What caught my attention was the marketing of various intelligences today as attributes, not as deficiencies. In autism, however, we definitely have difficulty reconciling the differences. We sometimes understand and acknowledge autism as a different way of thinking and perceiving on the one hand, while on the other view the manifestation of the very same thought and perception process as impaired, deficient and in need of many therapies to correct. No doubt, autistic people face challenges and those that seem painful (indeed the perspectives on this vary greatly depending to whom we are talking) to many of us are the ones that get targeted for treatment. I wonder, however, if the very idea of thinking in proverbial opposites is the source of our problem — the one that categorizes individuals as “dumb” to “gifted.”
We are definitely conflicted in many ways regarding the way we think about autistic thought and contribution and Seth’s post helped me consider further how we might work to making autistic thought and perception process another one of the age-old multiple intelligences we don’t need to glorify, but take for granted in the best of ways.
We talk a lot about healing in our day. “Healing autism” is the idea that we can get rid of it rather than letting it be. In this video from York Institute for Health Research, Holly Small discusses how dance enables healing by re-integrating our experiences with our bodies and emotions.
As we discuss the idea of healing, I’m wondering if we are able to view autism in this way — to not just create a revisionist view of autism, but even to reintegrate the experience — being a parent or a person with autism. The following video made me consider how we process experience as both typical and the neurological minority. Assume for a moment, based on our assumptions about rates of autism, that autistic people are the minority. I phrase it in this way because I am in the arts. I come across traits in “typical” people who are able to discuss their atypicalities and sensory abilities that seem outstandingly similar to autistic people, although some more major handicaps may not be present in some of these artists such as motor planning issues or an inability to talk. Yet the atypicalities are certainly present.
What I like about the following video is the way healing is discussed by integrating experience. Acceptance is like an integration of experience, and the expressions we make both scientifically and creatively become manifestations of how we re-integrate the understanding of this into our consciousness. The video speaks of other interesting things too which I could of gone on about (schooling for instance), but I’ll leave the rest of the video to speak for itself. Copy and past this address to your browser:
It is said that one should write something that they would like to read. In those early autism years, as I was in that period of coalescing my arguments and thoughts about autism, I have enjoyed writing about Adam, motherhood, and our “journey.” There is a sense of therapy to writing and that can be beneficial for many people undergoing a similar situation. Writing can help us transcend the feeling that we are “all alone.” Yet I have the feeling after being a few years in this, that filtering autism down to miracles and gifts as well as horrors and tragedies has just become naïve. It’s time for all of us to up the ante (I am turning the finger towards myself here).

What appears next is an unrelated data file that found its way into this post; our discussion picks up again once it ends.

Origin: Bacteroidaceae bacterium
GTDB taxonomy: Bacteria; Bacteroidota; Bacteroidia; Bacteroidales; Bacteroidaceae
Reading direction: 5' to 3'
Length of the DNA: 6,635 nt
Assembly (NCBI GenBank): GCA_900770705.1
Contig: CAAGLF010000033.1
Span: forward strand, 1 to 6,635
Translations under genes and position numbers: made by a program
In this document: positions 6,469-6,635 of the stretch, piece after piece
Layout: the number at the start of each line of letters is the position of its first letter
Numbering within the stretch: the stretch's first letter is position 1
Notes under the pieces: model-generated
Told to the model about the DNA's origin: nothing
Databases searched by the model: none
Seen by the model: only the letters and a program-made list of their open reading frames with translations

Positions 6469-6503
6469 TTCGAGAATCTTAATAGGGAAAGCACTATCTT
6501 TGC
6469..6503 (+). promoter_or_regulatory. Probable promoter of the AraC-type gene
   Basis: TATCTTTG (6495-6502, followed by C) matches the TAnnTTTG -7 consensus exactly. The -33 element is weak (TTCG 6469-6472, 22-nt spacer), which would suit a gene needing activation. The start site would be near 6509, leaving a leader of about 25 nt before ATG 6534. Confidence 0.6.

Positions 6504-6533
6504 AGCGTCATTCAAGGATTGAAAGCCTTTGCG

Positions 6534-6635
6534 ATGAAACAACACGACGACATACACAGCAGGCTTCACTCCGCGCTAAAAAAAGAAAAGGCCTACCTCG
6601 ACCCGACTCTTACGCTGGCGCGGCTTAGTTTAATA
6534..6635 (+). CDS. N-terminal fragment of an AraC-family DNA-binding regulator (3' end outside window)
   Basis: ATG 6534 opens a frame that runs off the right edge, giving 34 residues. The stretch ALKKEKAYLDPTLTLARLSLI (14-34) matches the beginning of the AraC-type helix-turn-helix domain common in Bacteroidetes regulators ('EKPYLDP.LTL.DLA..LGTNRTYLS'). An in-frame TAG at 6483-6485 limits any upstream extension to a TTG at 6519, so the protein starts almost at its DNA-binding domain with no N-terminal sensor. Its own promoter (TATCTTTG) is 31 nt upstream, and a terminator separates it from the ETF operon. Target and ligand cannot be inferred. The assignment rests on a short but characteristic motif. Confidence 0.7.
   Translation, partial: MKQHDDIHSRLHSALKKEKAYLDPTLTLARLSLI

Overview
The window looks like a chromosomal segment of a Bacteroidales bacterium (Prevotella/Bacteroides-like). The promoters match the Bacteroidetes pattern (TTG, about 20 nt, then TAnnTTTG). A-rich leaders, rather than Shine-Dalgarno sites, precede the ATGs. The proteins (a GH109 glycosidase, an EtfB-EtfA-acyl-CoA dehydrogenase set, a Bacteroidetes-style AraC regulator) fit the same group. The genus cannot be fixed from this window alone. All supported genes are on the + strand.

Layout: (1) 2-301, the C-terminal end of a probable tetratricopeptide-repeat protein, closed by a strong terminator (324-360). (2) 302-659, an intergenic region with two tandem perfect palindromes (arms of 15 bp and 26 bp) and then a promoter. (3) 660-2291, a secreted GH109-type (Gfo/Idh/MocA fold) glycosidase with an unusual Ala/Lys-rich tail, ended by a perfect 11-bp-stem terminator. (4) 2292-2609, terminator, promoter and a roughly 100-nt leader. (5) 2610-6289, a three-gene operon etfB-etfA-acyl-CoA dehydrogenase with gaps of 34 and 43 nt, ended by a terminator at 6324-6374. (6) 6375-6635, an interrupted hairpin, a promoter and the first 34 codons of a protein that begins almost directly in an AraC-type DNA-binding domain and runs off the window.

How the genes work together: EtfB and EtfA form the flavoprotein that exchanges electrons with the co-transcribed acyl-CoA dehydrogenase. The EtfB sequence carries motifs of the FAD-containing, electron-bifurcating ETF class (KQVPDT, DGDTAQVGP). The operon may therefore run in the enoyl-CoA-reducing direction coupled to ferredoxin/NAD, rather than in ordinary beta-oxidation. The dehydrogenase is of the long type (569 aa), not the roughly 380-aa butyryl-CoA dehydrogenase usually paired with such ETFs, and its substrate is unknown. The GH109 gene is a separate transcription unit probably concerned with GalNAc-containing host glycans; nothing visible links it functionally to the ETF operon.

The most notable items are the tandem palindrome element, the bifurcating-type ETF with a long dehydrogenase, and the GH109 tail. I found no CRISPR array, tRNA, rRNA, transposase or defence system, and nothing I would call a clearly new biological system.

There is no new take these days on writing an autism and this in and of itself seems to me that either I’ve become over-saturated with the type of material, or I’ve simply reached a new parenting stage and where it takes me with writing here, I am not yet sure. I have tried to post a few interesting presentations on the blog the past couple of weeks. There are so many performances and exhibitions, and art is a segue to complex ideas often then used and analysed also by science as much as science can influence art. Of autistic performance and exhibition, please don’t label them as “miracles.”
We’ve noted what a detriment to the autistic community such stereotyping can be. Even if it’s true that autistic thinking is different, and of benefit to our society in many ways, this is no reason to call it gifted or a “miracle.” When it comes to a play, or an autistic child typing, or a group of autistic children performing for an audience, I’m really taken aback at references to the achievements being “miracles.” However, if we are referring to all of us as being “miracles,” I sort of get that — I get that embrace of the miraculous state we call human. Miracles are a short-cut answer and resolution to that which is unresolvable. Try to tie it up with a convenient conclusion, and we will all fail.
Acceptance is as acceptance does, and in all likelihood, the name is too simple while embracing everything. “Simplicity embraces exactly the right details, the right difficulties, the right complexity,” but it also requires am effort in learning, observing, studying and yes, striving to argue well here in this contentious autism community. Acceptance is not simple. Autistic achievement is not a miracle, although it has been so unrecognized in human history that it is not surprising that we have labeled it as such. This is humanity we’re talking about. It’s messy, difficult, wonderful, full of frustration, anguish and yes, joyful.
I have one big wish. It is for the use of public media (YouTube and the like) for the production of accessible art and video installation work. I am posting a few videos here to consider. Not only is Disability Art is as important as any “other” kind of art, it is important in various discussions about viewpoints, perspectives and issues facing us today. And sometimes it simply stands on its own as a visual or sensory experience.